A classic result due to Schaefer (1978) classifies all constraint satisfaction problems (CSPs) over the Boolean domain as being either in $\mathsf{P}$ or $\mathsf{NP}$-hard. This paper considers a promise-problem variant of CSPs called PCSPs. A PCSP over a finite set of pairs of constraints $\Gamma$ consists of a pair $(\Psi_P, \Psi_Q)$ of CSPs with the same set of variables such that for every $(P, Q) \in \Gamma$, $P(x_{i_1}, . Read More


For a set ${\cal F}$ of graphs, an instance of the ${\cal F}$-{\sc free Sandwich Problem} is a pair $(G_1,G_2)$ consisting of two graphs $G_1$ and $G_2$ with the same vertex set such that $G_1$ is a subgraph of $G_2$, and the task is to determine an ${\cal F}$-free graph $G$ containing $G_1$ and contained in $G_2$, or to decide that such a graph does not exist. Initially motivated by the graph sandwich problem for trivially perfect graphs, which are the $\{ P_4,C_4\}$-free graphs, we study the complexity of the ${\cal F}$-{\sc free Sandwich Problem} for sets ${\cal F}$ containing two non-isomorphic graphs of order four. We show that if ${\cal F}$ is one of the sets $\left\{ {\rm diamond},K_4\right\}$, $\left\{ {\rm diamond},C_4\right\}$, $\left\{ {\rm diamond},{\rm paw}\right\}$, $\left\{ K_4,\overline{K_4}\right\}$, $\left\{ P_4,C_4\right\}$, $\left\{ P_4,\overline{\rm claw}\right\}$, $\left\{ P_4,\overline{\rm paw}\right\}$, $\left\{ P_4,\overline{\rm diamond}\right\}$, $\left\{ {\rm paw},C_4\right\}$, $\left\{ {\rm paw},{\rm claw}\right\}$, $\left\{ {\rm paw},\overline{{\rm claw}}\right\}$, $\left\{ {\rm paw},\overline{\rm paw}\right\}$, $\left\{ C_4,\overline{C_4}\right\}$, $\left\{ {\rm claw},\overline{{\rm claw}}\right\}$, and $\left\{ {\rm claw},\overline{C_4}\right\}$, then the ${\cal F}$-{\sc free Sandwich Problem} can be solved in polynomial time, and, if ${\cal F}$ is one of the sets $\left\{ C_4,K_4\right\}$, $\left\{ {\rm paw},K_4\right\}$, $\left\{ {\rm paw},\overline{K_4}\right\}$, $\left\{ {\rm paw},\overline{C_4}\right\}$, $\left\{ {\rm diamond},\overline{C_4}\right\}$, $\left\{ {\rm paw},\overline{\rm diamond}\right\}$, and $\left\{ {\rm diamond},\overline{\rm diamond}\right\}$, then the decision version of the ${\cal F}$-{\sc free Sandwich Problem} is NP-complete. Read More


We introduce a generalization of the celebrated Lov\'asz theta number of a graph to simplicial complexes of arbitrary dimension. Our generalization takes advantage of real simplicial cohomology theory, in particular combinatorial Laplacians, and provides a semidefinite programming upper bound of the independence number of a simplicial complex. We consider properties of the graph theta number such as the relationship to Hoffman's ratio bound and to the chromatic number and study how they extend to higher dimensions. Read More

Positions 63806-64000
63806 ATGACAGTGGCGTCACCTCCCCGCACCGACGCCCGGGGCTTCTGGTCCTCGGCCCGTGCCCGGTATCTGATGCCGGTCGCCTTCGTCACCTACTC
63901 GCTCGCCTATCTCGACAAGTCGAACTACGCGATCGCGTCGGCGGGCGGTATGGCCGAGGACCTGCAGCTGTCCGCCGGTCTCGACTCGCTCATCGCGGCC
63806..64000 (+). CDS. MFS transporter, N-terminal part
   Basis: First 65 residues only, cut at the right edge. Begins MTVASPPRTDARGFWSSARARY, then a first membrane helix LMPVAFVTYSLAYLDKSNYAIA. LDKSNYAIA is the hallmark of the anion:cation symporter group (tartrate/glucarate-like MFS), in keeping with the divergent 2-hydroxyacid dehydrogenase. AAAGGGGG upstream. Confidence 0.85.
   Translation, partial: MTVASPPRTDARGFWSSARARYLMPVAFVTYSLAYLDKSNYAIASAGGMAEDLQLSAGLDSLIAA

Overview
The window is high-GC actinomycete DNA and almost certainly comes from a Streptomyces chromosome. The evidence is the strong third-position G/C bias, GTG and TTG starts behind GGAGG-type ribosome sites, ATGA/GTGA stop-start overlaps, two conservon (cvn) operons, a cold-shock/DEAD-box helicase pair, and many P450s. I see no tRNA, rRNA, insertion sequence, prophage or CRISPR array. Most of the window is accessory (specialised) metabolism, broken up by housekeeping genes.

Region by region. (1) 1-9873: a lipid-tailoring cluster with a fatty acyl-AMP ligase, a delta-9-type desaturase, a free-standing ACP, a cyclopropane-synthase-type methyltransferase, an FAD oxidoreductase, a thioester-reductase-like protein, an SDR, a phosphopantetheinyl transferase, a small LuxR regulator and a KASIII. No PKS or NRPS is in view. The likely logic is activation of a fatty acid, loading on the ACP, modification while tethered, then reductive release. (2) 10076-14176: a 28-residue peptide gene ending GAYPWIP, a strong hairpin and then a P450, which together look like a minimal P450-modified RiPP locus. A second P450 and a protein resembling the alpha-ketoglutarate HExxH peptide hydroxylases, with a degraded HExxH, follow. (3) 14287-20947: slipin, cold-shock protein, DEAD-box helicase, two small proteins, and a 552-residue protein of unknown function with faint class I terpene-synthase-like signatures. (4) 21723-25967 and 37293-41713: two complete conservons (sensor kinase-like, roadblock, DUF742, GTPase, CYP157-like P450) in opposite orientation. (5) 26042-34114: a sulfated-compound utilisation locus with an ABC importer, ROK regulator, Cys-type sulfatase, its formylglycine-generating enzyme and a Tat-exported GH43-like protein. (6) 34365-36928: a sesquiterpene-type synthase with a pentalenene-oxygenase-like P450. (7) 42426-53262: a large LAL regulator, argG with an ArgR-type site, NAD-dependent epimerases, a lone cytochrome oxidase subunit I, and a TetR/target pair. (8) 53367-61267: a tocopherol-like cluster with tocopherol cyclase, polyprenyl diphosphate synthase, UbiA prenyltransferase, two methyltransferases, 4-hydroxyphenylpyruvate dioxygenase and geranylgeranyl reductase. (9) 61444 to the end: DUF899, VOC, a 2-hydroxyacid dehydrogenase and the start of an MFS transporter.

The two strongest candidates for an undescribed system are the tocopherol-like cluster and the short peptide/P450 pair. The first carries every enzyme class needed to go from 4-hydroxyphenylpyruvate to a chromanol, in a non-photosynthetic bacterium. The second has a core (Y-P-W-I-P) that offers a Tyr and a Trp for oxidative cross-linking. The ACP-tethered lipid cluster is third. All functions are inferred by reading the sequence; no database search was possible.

Seymour's second neighbourhood conjecture asserts that every oriented graph has a vertex whose second out-neighbourhood is at least as large as its out-neighbourhood. In this paper, we prove that the conjecture holds for quasi-transitive oriented graphs, which is a superclass of tournaments and transitive acyclic digraphs. A digraph $D$ is called quasi-transitive is for every pair $xy,yz$ of arcs between distinct vertices $x,y,z$, $xz$ or $zx$ ("or" is inclusive here) is in $D$. Read More


Diluted mean-field models are spin systems whose geometry of interactions is induced by a sparse random graph or hypergraph. Such models play an eminent role in the statistical mechanics of disordered systems as well as in combinatorics and computer science. In a path-breaking paper based on the non-rigorous `cavity method', physicists predicted not only the existence of a replica symmetry breaking phase transition in such models but also sketched a detailed picture of the evolution of the Gibbs measure within the replica symmetric phase and its impact on important problems in combinatorics, computer science and physics [Krzakala et al. Read More


Given graphs $G$ and $H$, we consider the problem of decomposing a properly edge-colored graph $G$ into few parts consisting of rainbow copies of $H$ and single edges. We establish a close relation to the previously studied problem of minimum $H$-decompositions, where an edge coloring does not matter and one is merely interested in decomposing graphs into copies of $H$ and single edges. Read More


A Cayley graph over a group G is said to be central if its connection set is a normal subset of G. It is proved that for any two central Cayley graphs over explicitly given almost simple groups of order n, the set of all isomorphisms from the first graph onto the second can be found in time poly(n). Read More


This paper addresses automatic summarization and search in visual data comprising of videos, live streams and image collections in a unified manner. In particular, we propose a framework for multi-faceted summarization which extracts key-frames (image summaries), skims (video summaries) and entity summaries (summarization at the level of entities like objects, scenes, humans and faces in the video). The user can either view these as extractive summarization, or query focused summarization. Read More


We consider the problem of matching applicants to posts where applicants have preferences over posts. Thus the input to our problem is a bipartite graph G = (A U P,E), where A denotes a set of applicants, P is a set of posts, and there are ranks on edges which denote the preferences of applicants over posts. A matching M in G is called rank-maximal if it matches the maximum number of applicants to their rank 1 posts, subject to this the maximum number of applicants to their rank 2 posts, and so on. Read More